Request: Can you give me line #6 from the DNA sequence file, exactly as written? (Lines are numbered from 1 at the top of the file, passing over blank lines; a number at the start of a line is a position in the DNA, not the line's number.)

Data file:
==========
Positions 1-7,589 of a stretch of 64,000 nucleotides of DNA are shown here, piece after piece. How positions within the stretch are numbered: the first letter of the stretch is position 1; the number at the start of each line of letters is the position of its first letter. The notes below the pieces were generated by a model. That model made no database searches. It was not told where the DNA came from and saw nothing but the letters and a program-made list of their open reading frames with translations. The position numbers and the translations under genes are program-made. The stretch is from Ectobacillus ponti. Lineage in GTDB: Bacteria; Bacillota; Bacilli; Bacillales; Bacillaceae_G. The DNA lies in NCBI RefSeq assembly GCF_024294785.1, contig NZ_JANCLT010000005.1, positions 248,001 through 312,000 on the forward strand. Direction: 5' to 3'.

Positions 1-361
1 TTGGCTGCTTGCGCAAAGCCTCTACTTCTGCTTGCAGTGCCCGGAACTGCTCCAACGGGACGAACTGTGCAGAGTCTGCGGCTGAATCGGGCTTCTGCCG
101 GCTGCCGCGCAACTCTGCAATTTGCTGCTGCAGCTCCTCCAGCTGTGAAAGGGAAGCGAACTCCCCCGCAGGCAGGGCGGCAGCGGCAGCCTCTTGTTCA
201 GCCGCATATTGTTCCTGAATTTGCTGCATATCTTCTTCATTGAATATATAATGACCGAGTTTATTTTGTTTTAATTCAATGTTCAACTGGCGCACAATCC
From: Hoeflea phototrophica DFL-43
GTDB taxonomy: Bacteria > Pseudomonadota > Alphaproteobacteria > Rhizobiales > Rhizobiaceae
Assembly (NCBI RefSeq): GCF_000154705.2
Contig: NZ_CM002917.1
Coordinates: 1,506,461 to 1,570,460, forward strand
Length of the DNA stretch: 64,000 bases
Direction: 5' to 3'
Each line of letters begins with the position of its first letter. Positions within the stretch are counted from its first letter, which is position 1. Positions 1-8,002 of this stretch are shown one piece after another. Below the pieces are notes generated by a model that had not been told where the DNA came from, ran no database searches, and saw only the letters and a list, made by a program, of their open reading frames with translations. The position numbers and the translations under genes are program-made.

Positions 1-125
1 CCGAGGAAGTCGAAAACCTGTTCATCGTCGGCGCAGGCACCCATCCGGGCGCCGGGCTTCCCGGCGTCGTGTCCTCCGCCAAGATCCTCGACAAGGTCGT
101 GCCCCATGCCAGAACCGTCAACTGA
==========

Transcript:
From: Hoeflea phototrophica DFL-43